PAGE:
Previously, the Attorney General sent a memorandum to all federal prosecutors on April 11, 2018, titled Renewed Commitment to Criminal Immigration Enforcement , detailing new charging-practice policies in immigration cases. A Statement from DHS Press Secretary on April Border Numbers, released May, 2018, echoes the Attorney General’s remarks, warning: “If you enter our country illegally, you have broken the law and will be referred for prosecution.  DHS has zero tolerance for those who break the law and will no longer exempt classes or groups of individuals from prosecution.  Whether you are a single adult or an adult member of a family unit, if you are apprehended you will be prosecuted and put in removal proceedings.” The U.S. Customs and Border Protection’s border migration numbers for April 2018 are here.

As The Sentinel Sees It:

The Sentinel is deeply concerned with the matter of illegal immigration and serious criminal acts involved with human smuggling across the borders of our great land.

We are likewise concerned about the overreaching nature Mr. Sessions past acts, both in the Senate and as our Attorney General and worry that this most current action will not reduce the number of people desperate to reach our country, but will instead increase their desperation, risking the lives of our troops and border agents.

Criminal prosecution zero tolerance policies take charging discretion away from the local United States Attorneys, who are put in place specifically for the purpose of determining, on a case-by-case basis, what the appropriate action is in any given situation.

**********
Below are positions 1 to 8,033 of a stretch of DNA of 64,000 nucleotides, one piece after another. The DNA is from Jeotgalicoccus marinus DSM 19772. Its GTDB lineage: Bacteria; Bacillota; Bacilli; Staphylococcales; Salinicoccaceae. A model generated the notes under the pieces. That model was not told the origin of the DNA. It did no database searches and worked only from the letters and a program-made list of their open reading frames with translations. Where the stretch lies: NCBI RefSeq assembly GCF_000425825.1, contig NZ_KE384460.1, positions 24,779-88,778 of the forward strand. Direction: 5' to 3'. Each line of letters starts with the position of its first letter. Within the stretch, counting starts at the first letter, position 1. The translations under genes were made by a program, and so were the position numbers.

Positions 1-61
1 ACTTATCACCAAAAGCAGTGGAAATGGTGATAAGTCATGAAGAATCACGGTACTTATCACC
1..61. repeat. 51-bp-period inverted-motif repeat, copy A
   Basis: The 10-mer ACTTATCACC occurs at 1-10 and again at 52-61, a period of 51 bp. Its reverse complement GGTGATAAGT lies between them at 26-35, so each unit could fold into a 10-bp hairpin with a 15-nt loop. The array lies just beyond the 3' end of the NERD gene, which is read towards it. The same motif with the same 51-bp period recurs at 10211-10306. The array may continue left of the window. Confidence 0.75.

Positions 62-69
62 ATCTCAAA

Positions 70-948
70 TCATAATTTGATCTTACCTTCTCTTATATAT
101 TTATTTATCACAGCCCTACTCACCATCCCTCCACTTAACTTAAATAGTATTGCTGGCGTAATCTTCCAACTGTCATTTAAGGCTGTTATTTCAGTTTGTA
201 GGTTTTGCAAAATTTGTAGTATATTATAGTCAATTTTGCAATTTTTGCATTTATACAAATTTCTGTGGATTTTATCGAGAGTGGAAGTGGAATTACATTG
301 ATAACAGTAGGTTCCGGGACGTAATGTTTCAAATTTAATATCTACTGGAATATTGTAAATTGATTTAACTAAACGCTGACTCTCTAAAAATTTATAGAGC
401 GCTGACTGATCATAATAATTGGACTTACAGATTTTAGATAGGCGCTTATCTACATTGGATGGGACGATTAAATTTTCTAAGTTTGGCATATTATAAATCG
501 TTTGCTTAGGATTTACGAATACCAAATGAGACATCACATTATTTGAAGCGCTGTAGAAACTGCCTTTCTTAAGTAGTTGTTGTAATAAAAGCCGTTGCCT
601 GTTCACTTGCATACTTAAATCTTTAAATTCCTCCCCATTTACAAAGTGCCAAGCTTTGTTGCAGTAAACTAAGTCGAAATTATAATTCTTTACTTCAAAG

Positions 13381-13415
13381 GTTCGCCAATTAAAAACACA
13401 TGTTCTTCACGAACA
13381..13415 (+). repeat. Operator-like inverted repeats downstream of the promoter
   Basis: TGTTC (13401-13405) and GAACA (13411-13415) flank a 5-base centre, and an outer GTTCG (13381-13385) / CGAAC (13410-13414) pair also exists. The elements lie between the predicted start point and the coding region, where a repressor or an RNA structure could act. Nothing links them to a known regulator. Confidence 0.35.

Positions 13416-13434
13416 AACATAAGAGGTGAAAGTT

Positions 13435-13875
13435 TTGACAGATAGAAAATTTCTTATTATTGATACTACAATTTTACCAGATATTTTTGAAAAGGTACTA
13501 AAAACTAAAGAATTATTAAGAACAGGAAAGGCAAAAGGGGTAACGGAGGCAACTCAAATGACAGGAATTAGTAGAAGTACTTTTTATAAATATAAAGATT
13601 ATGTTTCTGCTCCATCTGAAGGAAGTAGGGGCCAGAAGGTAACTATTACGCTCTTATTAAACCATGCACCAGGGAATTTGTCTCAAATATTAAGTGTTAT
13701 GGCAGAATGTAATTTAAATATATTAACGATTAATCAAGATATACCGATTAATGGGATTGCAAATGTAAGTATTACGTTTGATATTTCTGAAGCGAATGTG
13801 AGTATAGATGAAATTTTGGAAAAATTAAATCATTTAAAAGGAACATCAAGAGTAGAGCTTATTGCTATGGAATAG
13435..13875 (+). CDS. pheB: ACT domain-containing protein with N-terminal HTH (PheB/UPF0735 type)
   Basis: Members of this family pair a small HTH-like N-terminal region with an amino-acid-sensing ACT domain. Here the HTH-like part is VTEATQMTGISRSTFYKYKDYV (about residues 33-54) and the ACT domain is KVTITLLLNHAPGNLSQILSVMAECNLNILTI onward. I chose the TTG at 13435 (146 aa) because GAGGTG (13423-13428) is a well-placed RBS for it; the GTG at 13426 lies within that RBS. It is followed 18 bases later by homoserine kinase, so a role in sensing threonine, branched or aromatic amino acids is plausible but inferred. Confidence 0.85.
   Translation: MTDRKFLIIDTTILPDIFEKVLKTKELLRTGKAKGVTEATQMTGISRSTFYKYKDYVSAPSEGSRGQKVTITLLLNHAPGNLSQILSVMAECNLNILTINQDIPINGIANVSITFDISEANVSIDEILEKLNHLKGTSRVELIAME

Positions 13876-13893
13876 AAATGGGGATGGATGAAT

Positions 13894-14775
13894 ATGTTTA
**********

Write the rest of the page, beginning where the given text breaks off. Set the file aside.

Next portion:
These men and woman are selected carefully, not just for their extensive legal experience, but also for their awareness of the needs of their local communities.  The exercise of their discretion and common sense help keep our justice system, if not perfect, one of best in the world.

Zero tolerance policies and Washington based mandates don’t only call into question the level of trust Attorney General Sessions has in our nation’s U.S. Attorneys, it also questions his respect for our entire system of justice and the will of the American people.

This matter extends well beyond the important question of immigration into other essential areas.  Stripping the United States Attorneys of their charging discretion on this issue could well lead to a loss of it on others until, ultimately, only bureaucratic absolutes from the District remain.

The Sentinel stands firm on the importance of recognizing and addressing criminal conduct, but urges AG Sessions and President Trump to review this “zero tolerance” mandate and return charging authority to were it belongs, in the hands of the experienced men and women the President appointed and the Senate confirmed to make such decisions.

 

 

U. S. F-22 Stealth Fighters Arrive In Korea

American F-22 stealth fighter jets have arrived in South Korea ahead of a joint air force drill, Seoul said Wednesday, despite a recent diplomatic thaw with Pyongyang.

The “Raptor” fighters previously flew to the South in December when Seoul and Washington staged their largest-ever joint air exercise, days after North Korea test-fired a missile believed capable of hitting the US mainland.

The North customarily reacts with anger to the deployment of American stealth fighters, which it fears could be used for surgical strikes against its leadership and strategic facilities.

The confirmation came after local newspapers said eight F-22 jets arrived Sunday at a military airbase in the southern city of Gwangju.

The “Max Thunder” drill will kick off on May 11 for a two-week run, with the reported participation of some 100 aircraft from both countries.

“Max Thunder is a regular exercise that has been on the docket long before a planned US-North Korea summit”, the South’s Defence Ministry said in a statement.

It urged news media to refrain from producing “speculative reports” about the intention of the deployment aside from the routine exercise.

That request came after the conservative Chosun Ilbo daily claimed the aircraft deployment was apparently aimed at heaping pressure on Pyongyang ahead of a planned summit between North Korean leader Kim Jong Un and US President Donald Trump.